At the head of the horse ftands the third figure, a page holding the bridle with his left hand, and the queen’s helmet with a plume of white feathers thereon in his right. This page is dressed in a filk snuff.colour garment lined with blue, with a blue filk fash fringed with gold, according to the fashion of that time. The whole together makes a most elegant appearance.

Of the SMALL ARMORY.
O this curiosity we are led by a small fold-

ing door adjoining to the east end of the Tower-chapel, the ascent to which is by a grand staircase of 50 easy steps. On the left side of the uppermost landing-place is the workshop, wherein are constantly employed about 14. furbishers, in cleaning, repairing, and new placing the arms. When you enter the armory itself, you will see what they call a wilderness of arms, so artificially disposed, and so admirably ranged, that at one

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behold arms for near 80,000 men, all bright and clean and fit for service at a moment's warning; a fight that none ever beheld without astonishment, and is not to be matched perhaps in the world. Besides those exposed to public view, there are 16 chefts fhut up, each cheft holding about 1200 muskets.

The north and south walls are adorned with 16 pilasters (each side eight) of pikes 16 feet long, with capitals of pistols in the Corinthian order. At the west end, on the left hand as you enter, are two curious pyramids composed of piftols, standing upon crowns, globes, and scepters, finely carved and placed upon a pedestal five feet high ; at the east or farther end, in the oppofite corner, are two suits of armour, one made for Henry V. the other for Henry VI, over each of which is a semicircle of

piftols; between these is represented the figure of an organ, the large pipes composed of brass blunderbusses, the small of piftols ; on one side of this figure is the representation of the fiery serpent, the head and tail of carved work, and the body of piftols, winding round in the form of a snake; and on the other a hydra, or seven-headed monster, whose heads are very artificially combined by links of piftols.

The inter-columns that compofe the wilderness, round which you are carried by your guides, are,

1. Some arms taken at Bath in the year 1715. These are distinguished from all others in the Tower, by having what they call dog-locks, which kind of locks have a ketch to secure them from going off at a half..cock.

2. Bayonets and pistols put up in the form of half-moons and fans, with the imitation of a target in the center, made up of bayonet-blades; these bayonets, of which you will observe several other fans composed, are of the first invention, having plug-handles, which go into the muzzle of a gun, instead of over it, and thereby prevent the firing of the piece without shooting away the bayonet. These were invented at Bayonne in Spain, from whence they take their name.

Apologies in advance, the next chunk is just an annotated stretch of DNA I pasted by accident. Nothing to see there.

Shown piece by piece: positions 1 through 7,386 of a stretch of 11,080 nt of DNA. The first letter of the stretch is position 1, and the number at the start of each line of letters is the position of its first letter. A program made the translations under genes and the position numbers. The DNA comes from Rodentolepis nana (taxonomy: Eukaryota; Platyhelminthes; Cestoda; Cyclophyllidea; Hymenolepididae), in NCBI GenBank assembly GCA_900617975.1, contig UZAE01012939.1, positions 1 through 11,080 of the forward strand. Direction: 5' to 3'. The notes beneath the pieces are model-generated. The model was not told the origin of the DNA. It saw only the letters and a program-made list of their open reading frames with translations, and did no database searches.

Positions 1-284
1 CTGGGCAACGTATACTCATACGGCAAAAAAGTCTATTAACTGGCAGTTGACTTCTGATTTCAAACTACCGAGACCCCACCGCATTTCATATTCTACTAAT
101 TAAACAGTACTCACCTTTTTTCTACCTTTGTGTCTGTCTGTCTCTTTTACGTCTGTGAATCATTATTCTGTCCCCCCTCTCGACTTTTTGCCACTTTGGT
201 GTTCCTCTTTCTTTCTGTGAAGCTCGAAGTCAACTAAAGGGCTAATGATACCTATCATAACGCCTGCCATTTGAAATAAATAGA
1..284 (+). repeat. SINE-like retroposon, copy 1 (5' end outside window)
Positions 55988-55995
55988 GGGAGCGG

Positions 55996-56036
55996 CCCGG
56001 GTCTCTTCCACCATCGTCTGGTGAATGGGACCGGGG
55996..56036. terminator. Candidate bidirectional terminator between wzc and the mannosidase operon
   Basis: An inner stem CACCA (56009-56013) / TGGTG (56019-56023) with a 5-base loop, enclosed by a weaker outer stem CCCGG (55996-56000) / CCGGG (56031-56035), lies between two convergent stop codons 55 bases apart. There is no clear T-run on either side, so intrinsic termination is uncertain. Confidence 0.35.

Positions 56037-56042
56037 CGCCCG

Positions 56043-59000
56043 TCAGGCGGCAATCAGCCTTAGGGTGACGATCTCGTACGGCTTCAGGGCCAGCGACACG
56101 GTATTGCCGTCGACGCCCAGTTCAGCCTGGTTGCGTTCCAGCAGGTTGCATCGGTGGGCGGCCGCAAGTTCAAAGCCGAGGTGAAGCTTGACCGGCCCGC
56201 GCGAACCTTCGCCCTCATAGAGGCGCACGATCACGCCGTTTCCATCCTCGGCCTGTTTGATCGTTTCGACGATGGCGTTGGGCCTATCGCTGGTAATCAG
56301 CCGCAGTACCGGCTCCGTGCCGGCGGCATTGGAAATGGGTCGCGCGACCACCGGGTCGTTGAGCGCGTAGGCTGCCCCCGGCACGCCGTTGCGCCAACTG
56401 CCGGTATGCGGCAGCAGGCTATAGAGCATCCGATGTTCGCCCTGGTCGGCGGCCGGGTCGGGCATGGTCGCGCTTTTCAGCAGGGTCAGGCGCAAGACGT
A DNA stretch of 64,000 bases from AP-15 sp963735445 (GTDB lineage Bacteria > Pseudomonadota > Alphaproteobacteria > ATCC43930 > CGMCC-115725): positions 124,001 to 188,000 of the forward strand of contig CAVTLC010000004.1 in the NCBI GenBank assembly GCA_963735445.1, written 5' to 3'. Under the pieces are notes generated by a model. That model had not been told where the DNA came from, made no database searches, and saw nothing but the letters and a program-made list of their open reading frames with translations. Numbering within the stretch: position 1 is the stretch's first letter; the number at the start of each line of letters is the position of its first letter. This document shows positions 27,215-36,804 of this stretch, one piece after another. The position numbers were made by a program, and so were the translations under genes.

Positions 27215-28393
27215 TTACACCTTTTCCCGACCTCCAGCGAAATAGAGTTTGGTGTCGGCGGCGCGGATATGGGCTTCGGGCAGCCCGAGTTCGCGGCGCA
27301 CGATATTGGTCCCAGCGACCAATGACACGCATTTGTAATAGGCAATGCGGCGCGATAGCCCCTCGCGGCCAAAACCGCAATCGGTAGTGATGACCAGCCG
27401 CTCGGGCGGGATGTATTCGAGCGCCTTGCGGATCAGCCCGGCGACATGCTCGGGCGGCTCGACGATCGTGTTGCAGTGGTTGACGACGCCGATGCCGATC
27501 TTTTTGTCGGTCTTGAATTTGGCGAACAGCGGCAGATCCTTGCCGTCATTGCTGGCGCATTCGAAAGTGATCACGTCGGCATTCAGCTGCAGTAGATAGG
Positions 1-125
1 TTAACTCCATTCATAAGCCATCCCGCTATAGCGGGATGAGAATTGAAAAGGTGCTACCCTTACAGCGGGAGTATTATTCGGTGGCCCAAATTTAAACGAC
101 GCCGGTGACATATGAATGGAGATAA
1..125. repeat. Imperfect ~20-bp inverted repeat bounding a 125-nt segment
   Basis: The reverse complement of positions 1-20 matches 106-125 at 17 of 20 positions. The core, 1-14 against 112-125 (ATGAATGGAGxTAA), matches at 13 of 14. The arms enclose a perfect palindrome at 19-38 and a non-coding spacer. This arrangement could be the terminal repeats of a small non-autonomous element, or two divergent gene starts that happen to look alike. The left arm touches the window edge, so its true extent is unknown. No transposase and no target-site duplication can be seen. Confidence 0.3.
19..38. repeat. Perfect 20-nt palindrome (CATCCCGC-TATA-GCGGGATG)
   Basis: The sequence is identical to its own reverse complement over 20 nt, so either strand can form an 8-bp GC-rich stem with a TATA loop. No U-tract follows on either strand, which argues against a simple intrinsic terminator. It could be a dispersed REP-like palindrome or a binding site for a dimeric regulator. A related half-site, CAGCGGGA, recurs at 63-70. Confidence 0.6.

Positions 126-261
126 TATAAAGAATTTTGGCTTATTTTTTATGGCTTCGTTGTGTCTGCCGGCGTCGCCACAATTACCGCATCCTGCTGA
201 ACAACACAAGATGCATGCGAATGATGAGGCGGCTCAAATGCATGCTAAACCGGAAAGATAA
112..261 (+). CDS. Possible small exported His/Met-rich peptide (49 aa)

3. Brass blunderbuffes for sea-service, with capitals of pistols over them; the waves of the fea are here represented in old fashioned bayonets.

4. Bayonets and sword-bayonets, in the form of half-iroons and fans, and set in fcollop-hells finely carved : the sword bayonet is made like the old bayonet with a plug-handle, only different from it by being longer.

5. The rising fun, irradiated with rays of pistols set in a chequered frame of marine hangers, of a peculiar make, having brass handles, and the form of a dog's head on their pummels.

6. Four beautiful twisted pillars, made with piftols up to the top, which is about 22 feet high, and placed at right angles, with the form of a falling star on the cieling exactly in the middle of them, being the center of this magnificent roum. Into this place opens the grand stair-cafe door, for the admission of the royal family, or any of the nobility, whose curiosity may lead them to view the armory; opposite to which opens another door into the balcony, that affords a fine prospect of the parade, the governor's house, the surveyor-general's, ftore-keeper's and the other grand officers houses in the Tower. This grand entrance has been newly ornamented; the capitals, irradiations, and heads of Julius and kugustus Cæfar, are finely gilt; and the whole armory neatly cleaned and painted, and newly fitted up in a most elegant manner.

7. The form of a pair of large folding-gates, made of serjeants halberts of antique make.

8. Horsemen's carbines, blunderbusses, and pistols, hanging artificially in furbelows and flounces.

9. Meauja's